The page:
Anu bites his nipple and he stops himself from letting out a cry.

“Do you mind if I call you Dick?”

“Go ahead.”

“Okay, Dick. Don’t you like the sound of that?”

“Sure. What’s on your mind?”

“Could it be that I am not who I am?”

“What are you getting at?”

“Those movies, you must have seen them when you were a kid. Body snatchers, aliens with the power of mind control, top secret government experiments. Maybe I am an alien in my own body, maybe I am someone else entirely. I might be sitting right now in a room in Arlington, Virginia, and here is my body, walking around an office in midtown.”

“That’s the movies. In the movies, no one’s who he is.”

Anu is running her tongue along his throat, his chin, a foot playing over his crotch.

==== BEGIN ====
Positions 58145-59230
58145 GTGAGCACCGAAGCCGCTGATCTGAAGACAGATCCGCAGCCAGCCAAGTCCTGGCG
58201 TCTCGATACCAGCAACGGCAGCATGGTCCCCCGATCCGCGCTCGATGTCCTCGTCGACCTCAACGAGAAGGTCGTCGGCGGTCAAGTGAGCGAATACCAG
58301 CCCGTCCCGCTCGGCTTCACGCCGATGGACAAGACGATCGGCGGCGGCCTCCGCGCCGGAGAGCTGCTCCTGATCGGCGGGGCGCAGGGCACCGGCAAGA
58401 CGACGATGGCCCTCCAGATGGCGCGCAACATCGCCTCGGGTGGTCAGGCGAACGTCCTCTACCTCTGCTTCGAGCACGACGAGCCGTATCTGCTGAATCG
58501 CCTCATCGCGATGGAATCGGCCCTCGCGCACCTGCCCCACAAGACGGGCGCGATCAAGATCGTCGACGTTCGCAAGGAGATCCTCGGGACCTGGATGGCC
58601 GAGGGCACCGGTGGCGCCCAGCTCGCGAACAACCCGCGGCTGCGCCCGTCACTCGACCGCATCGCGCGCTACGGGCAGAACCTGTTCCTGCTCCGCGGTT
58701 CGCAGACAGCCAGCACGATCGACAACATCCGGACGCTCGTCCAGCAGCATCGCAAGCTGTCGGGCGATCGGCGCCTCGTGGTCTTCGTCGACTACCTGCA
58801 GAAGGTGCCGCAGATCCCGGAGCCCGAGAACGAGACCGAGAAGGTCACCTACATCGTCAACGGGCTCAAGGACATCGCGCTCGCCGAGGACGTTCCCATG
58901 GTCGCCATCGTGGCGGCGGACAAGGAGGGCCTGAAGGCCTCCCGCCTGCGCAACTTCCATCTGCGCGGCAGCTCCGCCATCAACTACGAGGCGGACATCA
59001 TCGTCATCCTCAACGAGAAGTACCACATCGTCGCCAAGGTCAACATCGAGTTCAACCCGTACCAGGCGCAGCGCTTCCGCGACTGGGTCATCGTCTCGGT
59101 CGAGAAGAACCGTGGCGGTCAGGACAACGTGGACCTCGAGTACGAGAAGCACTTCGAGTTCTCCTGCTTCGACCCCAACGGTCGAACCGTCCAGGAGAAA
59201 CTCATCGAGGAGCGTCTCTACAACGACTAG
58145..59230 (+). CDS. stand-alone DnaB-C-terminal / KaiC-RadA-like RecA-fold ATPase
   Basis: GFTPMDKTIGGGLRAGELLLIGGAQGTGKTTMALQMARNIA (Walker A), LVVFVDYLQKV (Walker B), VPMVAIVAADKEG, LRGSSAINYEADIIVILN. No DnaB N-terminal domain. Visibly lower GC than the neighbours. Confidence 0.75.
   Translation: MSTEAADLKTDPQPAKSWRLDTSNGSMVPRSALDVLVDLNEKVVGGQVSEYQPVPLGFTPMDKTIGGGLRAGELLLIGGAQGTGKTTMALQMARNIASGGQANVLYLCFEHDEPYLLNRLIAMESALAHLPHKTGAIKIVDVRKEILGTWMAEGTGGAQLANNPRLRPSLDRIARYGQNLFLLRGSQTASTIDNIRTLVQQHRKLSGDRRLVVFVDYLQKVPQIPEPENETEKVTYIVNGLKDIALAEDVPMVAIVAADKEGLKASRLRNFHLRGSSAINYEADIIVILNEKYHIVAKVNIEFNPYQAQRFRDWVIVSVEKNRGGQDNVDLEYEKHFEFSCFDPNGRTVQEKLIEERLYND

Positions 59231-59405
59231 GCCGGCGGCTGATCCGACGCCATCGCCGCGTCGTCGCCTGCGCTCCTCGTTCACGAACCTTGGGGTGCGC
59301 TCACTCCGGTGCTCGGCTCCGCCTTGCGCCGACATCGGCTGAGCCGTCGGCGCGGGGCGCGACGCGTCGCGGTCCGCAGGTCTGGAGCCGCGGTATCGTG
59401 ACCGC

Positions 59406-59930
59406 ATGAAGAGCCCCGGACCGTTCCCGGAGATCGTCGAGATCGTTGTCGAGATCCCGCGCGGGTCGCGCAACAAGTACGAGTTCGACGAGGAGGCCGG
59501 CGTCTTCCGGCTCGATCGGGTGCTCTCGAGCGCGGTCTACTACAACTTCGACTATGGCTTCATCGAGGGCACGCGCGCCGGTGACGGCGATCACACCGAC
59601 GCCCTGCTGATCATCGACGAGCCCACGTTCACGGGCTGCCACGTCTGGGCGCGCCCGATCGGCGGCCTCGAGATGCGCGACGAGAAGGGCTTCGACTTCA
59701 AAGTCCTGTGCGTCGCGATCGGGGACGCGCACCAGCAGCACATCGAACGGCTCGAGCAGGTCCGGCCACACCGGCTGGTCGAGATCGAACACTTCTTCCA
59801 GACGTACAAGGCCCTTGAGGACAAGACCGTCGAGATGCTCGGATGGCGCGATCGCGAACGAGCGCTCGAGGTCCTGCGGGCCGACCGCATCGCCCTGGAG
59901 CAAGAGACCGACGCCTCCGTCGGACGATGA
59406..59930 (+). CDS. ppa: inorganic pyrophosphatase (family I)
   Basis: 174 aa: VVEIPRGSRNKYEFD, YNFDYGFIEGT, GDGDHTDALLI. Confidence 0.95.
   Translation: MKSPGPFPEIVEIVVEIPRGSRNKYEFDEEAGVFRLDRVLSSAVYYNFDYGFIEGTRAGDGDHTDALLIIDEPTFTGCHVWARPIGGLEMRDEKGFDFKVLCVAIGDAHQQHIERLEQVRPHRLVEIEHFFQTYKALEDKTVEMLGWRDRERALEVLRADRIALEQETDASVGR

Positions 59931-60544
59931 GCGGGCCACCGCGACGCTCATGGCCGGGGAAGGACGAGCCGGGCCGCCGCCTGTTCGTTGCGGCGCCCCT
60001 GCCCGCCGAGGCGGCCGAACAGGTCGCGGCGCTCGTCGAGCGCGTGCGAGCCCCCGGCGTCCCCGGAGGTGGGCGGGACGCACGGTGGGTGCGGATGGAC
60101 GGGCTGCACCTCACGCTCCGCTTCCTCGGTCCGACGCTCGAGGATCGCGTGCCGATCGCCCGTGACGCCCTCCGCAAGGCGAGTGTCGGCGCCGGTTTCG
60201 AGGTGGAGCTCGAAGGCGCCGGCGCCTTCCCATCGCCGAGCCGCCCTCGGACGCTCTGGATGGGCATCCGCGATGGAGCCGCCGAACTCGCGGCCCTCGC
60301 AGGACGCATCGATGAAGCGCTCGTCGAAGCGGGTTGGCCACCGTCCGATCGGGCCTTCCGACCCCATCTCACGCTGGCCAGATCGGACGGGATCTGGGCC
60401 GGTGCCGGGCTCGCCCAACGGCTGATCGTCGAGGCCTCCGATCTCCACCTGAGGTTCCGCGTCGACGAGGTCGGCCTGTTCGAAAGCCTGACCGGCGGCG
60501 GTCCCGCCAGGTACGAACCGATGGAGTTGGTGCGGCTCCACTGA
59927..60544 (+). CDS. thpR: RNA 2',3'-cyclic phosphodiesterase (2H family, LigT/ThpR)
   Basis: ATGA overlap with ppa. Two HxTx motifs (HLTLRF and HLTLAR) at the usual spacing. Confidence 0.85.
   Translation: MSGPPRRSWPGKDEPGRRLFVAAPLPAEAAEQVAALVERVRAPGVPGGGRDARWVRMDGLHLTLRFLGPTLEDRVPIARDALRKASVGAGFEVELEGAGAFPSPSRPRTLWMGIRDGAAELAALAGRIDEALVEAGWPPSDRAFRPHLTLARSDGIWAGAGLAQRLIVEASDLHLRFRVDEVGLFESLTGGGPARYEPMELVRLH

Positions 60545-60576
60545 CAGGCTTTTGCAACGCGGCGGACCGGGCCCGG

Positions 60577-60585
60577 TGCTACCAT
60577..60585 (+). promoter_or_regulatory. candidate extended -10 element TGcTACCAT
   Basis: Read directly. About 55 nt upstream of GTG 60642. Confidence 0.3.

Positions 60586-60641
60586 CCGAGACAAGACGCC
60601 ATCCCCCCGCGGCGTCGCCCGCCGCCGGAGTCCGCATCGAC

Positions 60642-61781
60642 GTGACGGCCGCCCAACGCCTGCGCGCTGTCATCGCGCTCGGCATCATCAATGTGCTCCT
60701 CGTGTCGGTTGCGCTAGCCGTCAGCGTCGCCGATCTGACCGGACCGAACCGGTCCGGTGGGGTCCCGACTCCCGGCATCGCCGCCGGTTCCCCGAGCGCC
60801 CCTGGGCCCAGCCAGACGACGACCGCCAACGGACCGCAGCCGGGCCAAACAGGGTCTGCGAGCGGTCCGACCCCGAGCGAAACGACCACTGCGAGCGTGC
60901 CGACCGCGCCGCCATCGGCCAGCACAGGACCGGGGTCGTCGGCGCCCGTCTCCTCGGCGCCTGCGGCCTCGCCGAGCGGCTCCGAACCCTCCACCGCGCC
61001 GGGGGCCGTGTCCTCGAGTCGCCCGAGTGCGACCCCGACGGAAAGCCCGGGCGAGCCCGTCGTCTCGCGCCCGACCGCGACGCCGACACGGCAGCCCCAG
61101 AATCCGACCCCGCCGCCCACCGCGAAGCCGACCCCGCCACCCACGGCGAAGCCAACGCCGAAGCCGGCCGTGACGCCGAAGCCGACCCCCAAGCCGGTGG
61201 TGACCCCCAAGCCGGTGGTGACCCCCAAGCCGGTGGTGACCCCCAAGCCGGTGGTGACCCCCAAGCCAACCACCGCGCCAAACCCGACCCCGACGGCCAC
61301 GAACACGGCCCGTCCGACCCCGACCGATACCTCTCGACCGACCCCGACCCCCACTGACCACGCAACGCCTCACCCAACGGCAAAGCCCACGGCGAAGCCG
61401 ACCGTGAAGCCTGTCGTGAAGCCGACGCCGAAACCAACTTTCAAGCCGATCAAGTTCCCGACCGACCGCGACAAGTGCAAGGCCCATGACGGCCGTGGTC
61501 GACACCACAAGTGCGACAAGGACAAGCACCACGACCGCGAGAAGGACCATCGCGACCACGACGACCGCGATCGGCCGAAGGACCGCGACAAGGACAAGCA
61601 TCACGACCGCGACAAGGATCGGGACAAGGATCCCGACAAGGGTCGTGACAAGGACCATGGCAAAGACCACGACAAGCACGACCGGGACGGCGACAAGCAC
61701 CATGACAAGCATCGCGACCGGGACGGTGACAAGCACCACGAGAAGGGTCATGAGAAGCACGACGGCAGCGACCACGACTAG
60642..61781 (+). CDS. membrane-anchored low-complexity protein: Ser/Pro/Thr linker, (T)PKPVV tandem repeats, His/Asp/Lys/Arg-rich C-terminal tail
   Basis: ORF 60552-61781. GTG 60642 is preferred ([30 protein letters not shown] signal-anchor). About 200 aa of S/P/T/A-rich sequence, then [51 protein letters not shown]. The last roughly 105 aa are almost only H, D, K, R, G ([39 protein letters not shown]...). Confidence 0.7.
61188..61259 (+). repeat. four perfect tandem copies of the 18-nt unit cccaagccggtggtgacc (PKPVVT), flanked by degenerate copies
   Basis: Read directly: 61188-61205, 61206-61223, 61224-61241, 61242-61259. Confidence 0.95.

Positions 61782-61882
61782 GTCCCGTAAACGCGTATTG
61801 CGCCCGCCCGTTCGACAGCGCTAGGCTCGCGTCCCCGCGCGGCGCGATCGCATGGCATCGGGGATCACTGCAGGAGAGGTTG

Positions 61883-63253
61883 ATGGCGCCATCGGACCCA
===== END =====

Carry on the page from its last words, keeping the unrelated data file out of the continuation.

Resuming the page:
“That’s an interesting idea, Dick. I’m impressed. But what about the one where Heston plays Van Gogh? Is he Heston? Is he the painter? Who is he, if he’s not one or the other?”

“Jack?”

“Yes, Dick?”

“What are we talking about?”

“I’ll tell you a story, Dick. I once put a loaded pistol up my first wife’s cunt. It was my grandfather’s gun. He carried it in the Great War. Then it was my father’s. He carried in the Second World War. Then it was mine. I pushed it up my wife’s cunt one night and I told her I was going to kill her if she refused to give me a divorce.”

“What happened?”

“She said no. I pulled the trigger. I’m not kidding. The gun was loaded and I pulled the trigger. I don’t know why I’m telling you this, Dick. I’ve never told anyone, not even my lawyer.”

“Did she die, Jack? Did you kill her?”

Jack says nothing.

“Jack?”